Brian Price Building Hope, Dreams

Brian Price Building Hope, Dreams
Ben Stevenson

By Ben Stevenson

Imagine you are an eight-year-old kid with cancer. You are stuck in the hospital and don’t understanding what is happening to your body. You miss your friends, and long just to be outside. You miss being happy.

Worst of all, the adults around you can’t relate to how you feel … until the day Olympic coxswain Brian Price walks in your room.

You know about this two-time Olympic medallist and three-time world champion. You’ve seen pictures and videos of him competing at the Olympic Games.

What you don’t know, however, is that he was once just like you: A kid with cancer, stuck in a hospital and just wants to go outside to play with his friends.

“I cannot tell you how awesome that was,” said Christine Harkin after Price met with her son Liam who is fighting Leukemia. “He hasn’t stopped talking about it.”

Price told the Canadian Olympic Committee that it’s moments like these he keeps close to his heart. It’s kids like Liam he knows will fight a little bit harder and smile a little bit more because they had a chance to share both his triumph and his struggle.

“It is a real chance for the kids to meet someone who has had a similar experience as them go on and enjoy life and be productive,” Price said about the time he spends visiting young hospital patients. “I know it can be difficult to sit in a hospital room and envision yourself doing normal things … this is an opportunity for parents to meet me too and see what I’ve been able to do and give them hope that it’s not always going to be about hospital visits.”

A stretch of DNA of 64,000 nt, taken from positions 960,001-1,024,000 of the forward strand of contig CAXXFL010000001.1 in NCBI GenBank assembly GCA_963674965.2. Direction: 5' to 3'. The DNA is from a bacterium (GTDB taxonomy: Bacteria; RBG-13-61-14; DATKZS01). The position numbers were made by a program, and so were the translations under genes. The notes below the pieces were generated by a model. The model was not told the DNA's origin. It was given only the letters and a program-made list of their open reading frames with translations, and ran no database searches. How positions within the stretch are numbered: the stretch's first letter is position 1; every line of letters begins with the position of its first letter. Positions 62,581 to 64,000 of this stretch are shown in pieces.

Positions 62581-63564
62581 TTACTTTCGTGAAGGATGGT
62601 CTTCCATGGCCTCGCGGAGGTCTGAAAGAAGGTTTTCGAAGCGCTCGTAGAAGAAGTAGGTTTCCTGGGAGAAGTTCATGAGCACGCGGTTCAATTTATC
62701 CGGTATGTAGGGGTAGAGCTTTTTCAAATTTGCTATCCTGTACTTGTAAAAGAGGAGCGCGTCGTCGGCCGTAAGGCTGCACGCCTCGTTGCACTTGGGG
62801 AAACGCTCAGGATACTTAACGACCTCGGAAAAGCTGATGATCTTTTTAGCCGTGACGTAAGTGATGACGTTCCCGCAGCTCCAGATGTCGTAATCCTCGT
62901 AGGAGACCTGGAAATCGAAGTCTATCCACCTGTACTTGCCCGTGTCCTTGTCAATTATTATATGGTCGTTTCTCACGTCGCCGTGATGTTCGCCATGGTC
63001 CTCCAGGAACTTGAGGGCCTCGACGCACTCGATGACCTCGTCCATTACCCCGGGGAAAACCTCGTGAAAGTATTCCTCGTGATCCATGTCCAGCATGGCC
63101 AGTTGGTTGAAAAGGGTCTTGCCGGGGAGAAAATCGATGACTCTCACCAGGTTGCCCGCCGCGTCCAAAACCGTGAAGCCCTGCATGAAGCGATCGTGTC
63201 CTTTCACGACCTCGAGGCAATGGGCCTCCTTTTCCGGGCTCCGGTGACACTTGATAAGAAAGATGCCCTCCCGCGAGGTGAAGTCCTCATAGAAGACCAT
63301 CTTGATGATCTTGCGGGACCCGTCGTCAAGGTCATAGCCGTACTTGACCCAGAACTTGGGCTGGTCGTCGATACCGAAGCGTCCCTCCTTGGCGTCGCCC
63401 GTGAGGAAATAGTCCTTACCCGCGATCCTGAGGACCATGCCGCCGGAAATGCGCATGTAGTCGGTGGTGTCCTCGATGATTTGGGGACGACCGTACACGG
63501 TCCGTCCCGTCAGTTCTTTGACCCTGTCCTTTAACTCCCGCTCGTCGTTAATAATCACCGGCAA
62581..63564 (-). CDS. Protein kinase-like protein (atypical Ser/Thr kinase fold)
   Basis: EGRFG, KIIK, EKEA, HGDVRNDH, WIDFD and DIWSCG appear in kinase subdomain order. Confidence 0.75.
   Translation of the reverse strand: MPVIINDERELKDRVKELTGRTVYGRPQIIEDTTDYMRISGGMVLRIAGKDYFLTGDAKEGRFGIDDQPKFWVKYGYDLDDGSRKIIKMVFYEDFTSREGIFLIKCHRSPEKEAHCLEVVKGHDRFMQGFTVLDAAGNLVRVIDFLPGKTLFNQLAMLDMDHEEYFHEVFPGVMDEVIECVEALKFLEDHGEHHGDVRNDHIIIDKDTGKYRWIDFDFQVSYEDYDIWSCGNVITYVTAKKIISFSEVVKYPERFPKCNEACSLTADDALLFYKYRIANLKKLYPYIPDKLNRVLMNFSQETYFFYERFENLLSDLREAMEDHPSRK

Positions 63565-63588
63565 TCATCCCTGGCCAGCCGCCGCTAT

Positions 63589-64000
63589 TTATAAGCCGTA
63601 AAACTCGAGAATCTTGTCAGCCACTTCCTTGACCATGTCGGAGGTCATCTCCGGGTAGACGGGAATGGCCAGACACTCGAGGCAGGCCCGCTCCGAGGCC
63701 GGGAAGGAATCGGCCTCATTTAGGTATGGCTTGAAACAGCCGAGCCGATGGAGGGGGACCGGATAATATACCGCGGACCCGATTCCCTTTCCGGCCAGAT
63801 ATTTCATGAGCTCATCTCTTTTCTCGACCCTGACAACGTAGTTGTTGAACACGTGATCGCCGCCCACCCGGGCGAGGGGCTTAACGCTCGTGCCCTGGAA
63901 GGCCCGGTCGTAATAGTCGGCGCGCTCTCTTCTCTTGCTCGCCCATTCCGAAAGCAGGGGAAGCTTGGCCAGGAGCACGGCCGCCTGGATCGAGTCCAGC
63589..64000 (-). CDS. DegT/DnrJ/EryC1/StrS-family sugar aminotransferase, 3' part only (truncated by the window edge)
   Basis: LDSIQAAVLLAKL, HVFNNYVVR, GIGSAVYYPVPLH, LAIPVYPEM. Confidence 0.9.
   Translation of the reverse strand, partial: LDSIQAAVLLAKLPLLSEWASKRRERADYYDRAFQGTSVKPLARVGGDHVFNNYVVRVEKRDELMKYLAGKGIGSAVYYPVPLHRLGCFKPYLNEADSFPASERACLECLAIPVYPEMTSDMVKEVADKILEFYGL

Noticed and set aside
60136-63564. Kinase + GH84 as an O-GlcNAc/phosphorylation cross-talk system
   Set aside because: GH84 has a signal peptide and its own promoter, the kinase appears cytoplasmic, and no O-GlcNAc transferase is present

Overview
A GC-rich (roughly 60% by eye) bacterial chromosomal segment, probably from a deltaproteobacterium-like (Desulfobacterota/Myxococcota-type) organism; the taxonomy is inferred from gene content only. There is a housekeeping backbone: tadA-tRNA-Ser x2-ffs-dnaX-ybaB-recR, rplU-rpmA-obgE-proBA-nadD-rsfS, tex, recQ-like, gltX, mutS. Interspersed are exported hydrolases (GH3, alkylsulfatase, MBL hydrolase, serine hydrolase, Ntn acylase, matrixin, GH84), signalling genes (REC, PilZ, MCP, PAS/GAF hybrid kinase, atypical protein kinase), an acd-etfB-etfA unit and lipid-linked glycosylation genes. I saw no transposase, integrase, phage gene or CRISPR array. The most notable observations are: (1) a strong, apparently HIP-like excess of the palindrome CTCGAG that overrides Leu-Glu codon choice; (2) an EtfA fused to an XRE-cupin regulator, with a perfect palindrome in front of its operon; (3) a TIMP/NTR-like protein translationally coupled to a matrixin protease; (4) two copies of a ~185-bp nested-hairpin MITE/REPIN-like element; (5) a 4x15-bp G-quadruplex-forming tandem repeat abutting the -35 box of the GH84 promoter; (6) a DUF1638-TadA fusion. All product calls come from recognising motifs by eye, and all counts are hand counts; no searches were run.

When he makes these important visits, Price makes sure every young patient knows they’re not the only ones going through this. They’re not the first ones and they won’t be the last ones either.

He can sympathize with their stories by describing his familiarity with different medications and how he felt coming out of chemotherapy — or the need to have a private tutor because he simply missed too many days of school.

“The best thing I can do is open up a little about my experiences,” said the Belleville, ON native. “I remember being the kid in the oncology ward being too tired to do anything … Just to be able to spend time with them and getting to know them can motivate and inspire.”

This idea is not lost on the coxswain, whose job is to push the limits of the eight men in his heavyweight boat.

“It’s like when I’m with the rowers and they’re in the trenches pouring their guts out and they’re totally fatigued beyond what they expected,” said Price. “But it’s about being there and supporting them and getting to know the person that gains their trust and respect.”

It’s clear that Price’s childhood experiences have helped him become an individual who knows that no matter how things get, they can be overcome.

What are his fears now?

“I have a fear of letting down the guys in my boat,” said the small-framed Price about leading his eight, heavyweight men. “I’m always mindful that it’s not about me, it’s about the team and the guys around me. I want to make sure I help everyone get better each day. That’s my goal.”

It’s because of Price’s commitment to this goal, that kids like Liam can learn to fight with Olympic courage — the same kind of courage that wins Olympic medals.

He will continue to share his message when he is joined by a host of other BC area Olympians on a visit to the Children’s Hospital in Vancouver Friday, November 17th.

– George Fadel

Ben Stevenson

By Ben Stevenson

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